How To Prepare for the “Worst Best Job in Tech”

Katie Burke
9 min readFeb 19, 2020


A few of my incredible People Ops teammates, photo courtesy of Sandalwood Photo:

Last week, JP Mangalindan wrote an article for Protocol about Chief People Officers, a role he cleverly called “The Worst Best Job in Tech.” If you haven’t read the article, you should consider it. The article documents the ups, downs, and challenges of high-profile Chief People Officers and the roles they assume in a world where employees, candidates, and customers have more information about the inner workings of a company than ever. At a dinner last night, some current MBA students asked me what I thought of the piece and if the “worst best job in tech” is worth pursuing.

The short answer is yes, absolutely. But you should be prepared, so here are five considerations to be mindful of if you’re considering the CPO path in tech:

Respect the Craft: I am a so-called “non-traditional” CPO because I didn’t come from HR or recruiting, so I get a lot of calls from CEOs and founders who say they want to hire a non-traditional CPO because they “hate” traditional HR. I always push back immediately to say that every non-traditional CPO needs to have people with deep experience in employee relations, recruitment, compensation and benefits, learning and development, immigration, and compliance. It’s also worth noting that many HR leaders haven’t worked for companies or leaders who give them the opportunity, training, and latitude to be proactive, so many of the folks blaming HR for not having a “seat at the table” should be giving that feedback to companies and senior executives, too.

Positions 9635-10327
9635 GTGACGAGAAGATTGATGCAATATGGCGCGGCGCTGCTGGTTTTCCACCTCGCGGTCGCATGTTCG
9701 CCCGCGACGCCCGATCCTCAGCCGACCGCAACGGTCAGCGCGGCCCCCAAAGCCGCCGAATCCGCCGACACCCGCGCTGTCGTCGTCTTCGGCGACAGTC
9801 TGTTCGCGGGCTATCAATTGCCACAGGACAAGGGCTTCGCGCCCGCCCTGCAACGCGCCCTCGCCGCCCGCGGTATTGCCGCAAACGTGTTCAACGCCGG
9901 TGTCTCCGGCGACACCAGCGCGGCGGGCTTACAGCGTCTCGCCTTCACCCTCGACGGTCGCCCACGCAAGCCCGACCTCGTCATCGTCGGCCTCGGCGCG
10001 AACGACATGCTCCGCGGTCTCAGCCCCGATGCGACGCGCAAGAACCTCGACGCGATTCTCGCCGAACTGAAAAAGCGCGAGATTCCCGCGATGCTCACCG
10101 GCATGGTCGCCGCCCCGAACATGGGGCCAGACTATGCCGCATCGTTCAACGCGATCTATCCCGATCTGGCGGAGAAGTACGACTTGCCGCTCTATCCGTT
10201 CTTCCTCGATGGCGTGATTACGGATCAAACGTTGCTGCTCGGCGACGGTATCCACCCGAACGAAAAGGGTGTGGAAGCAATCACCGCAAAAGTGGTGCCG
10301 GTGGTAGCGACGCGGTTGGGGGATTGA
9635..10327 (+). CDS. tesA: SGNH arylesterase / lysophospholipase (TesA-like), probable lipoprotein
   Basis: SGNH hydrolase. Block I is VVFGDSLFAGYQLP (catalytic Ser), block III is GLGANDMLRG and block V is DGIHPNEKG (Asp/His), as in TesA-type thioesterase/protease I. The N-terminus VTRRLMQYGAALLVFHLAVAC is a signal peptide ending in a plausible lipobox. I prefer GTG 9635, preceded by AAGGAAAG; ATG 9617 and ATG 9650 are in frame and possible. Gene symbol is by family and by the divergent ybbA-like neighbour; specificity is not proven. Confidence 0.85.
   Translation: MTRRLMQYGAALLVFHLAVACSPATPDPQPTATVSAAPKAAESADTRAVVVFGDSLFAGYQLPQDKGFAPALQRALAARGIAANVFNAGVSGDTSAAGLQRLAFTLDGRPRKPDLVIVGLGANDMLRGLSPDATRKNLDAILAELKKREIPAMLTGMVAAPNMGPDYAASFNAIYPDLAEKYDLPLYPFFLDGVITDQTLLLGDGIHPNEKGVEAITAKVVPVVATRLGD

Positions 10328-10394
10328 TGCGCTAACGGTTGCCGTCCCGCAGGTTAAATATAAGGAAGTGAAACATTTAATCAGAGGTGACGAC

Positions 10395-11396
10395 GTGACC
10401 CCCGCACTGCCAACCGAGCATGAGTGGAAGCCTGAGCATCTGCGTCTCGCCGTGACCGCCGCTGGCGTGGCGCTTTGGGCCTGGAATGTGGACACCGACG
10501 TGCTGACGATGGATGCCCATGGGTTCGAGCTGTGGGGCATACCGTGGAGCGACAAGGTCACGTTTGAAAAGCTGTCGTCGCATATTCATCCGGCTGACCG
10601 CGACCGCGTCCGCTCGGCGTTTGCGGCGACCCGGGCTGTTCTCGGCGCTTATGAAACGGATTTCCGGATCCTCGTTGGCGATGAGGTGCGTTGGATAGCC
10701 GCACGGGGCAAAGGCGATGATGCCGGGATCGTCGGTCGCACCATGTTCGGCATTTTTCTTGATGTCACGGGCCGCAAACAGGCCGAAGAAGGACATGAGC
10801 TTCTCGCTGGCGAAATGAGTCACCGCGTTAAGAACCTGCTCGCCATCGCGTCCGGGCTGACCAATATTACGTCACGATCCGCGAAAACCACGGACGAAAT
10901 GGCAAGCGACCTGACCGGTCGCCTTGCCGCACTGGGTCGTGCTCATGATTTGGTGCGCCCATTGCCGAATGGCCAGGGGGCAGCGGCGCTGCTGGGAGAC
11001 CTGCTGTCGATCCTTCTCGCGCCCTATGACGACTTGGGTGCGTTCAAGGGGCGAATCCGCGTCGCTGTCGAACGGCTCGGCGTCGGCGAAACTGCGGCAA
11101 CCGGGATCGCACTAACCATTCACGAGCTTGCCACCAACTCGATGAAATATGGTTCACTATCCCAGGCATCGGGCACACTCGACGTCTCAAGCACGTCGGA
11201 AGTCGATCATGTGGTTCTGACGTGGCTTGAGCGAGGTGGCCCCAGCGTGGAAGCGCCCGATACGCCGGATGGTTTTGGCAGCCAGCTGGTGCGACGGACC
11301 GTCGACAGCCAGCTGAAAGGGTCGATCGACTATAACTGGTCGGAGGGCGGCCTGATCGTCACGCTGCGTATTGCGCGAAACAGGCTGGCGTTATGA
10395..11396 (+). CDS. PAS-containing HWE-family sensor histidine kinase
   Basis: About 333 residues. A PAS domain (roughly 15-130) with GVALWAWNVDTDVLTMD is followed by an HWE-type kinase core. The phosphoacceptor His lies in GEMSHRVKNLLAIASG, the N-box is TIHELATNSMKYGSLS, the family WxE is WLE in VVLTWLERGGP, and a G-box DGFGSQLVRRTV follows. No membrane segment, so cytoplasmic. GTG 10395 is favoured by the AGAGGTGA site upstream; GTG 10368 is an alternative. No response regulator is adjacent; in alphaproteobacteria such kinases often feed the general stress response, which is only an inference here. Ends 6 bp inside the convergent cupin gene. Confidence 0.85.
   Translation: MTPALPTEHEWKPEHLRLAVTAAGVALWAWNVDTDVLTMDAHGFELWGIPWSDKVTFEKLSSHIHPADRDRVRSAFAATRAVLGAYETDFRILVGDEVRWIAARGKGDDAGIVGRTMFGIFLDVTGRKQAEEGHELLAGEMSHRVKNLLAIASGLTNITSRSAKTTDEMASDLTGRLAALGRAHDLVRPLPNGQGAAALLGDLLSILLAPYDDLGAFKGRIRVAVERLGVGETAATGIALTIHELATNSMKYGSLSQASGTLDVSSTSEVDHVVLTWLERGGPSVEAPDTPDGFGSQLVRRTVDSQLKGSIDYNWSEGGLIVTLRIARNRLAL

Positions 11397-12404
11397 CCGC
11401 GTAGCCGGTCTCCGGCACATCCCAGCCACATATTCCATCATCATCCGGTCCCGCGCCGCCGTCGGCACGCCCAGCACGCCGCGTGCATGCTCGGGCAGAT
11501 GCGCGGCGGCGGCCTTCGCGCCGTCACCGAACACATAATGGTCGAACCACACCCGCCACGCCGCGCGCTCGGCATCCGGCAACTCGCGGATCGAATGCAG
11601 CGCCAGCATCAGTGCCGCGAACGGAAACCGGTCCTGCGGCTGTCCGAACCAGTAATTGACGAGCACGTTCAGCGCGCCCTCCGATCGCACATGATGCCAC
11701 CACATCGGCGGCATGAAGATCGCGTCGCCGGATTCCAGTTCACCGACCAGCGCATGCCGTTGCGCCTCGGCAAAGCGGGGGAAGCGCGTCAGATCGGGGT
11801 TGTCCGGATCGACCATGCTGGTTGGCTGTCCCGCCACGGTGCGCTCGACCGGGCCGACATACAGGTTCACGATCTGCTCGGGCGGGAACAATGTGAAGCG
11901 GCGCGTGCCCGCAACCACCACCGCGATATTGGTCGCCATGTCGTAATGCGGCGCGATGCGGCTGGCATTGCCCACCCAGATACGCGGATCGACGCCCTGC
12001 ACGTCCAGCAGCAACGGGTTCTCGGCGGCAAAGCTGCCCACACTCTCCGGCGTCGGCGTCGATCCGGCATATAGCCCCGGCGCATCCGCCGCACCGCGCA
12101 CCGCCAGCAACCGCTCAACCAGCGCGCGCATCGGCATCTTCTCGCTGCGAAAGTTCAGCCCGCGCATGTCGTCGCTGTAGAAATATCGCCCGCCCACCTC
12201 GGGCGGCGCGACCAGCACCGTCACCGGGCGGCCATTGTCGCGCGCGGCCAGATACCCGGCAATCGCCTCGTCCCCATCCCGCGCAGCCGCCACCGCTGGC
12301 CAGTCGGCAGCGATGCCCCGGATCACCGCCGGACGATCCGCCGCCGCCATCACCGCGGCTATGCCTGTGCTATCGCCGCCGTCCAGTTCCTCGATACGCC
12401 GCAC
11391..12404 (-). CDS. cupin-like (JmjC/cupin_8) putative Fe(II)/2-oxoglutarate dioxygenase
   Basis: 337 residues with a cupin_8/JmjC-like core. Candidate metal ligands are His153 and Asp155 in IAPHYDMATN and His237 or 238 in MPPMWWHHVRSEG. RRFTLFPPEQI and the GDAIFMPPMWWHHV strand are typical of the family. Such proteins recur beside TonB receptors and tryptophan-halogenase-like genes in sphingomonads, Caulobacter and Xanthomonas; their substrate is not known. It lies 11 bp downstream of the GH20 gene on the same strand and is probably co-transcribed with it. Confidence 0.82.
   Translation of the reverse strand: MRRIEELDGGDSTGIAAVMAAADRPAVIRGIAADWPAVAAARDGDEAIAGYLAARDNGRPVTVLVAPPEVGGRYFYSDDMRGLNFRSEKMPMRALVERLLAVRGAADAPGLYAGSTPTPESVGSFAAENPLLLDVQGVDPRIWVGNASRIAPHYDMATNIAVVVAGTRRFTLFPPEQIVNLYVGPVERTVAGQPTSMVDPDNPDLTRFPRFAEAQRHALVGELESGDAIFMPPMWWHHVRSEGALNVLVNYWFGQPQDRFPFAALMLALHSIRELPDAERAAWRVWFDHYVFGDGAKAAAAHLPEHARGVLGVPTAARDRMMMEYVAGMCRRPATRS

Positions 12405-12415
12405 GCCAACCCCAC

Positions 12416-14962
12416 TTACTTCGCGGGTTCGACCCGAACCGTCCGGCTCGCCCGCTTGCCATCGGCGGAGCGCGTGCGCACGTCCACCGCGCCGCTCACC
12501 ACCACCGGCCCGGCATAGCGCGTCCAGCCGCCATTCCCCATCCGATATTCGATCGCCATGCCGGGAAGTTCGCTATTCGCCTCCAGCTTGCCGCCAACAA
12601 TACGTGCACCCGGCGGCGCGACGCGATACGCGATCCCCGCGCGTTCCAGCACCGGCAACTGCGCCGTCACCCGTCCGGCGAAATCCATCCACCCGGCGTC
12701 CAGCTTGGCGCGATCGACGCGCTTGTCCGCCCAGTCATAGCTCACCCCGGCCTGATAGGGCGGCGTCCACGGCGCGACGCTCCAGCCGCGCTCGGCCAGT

It’s totally fine to have a leader from the business run the function, but it can’t be at the expense and dismissal of deep experience in the field. I came into the people field with a deep respect for my colleagues who have spent years learning the ropes, and my job every day is to build a team and a function that combines people who have “seen the movie” in key areas and match that with people we hire from the business and from other fields who can bring new perspective to HubSpot and our team better. So if you’re a former consultant (a frequent profile) or business vertical leader taking on a people role, the most important ingredients to start are empathy and humility — everything else builds on those two qualities.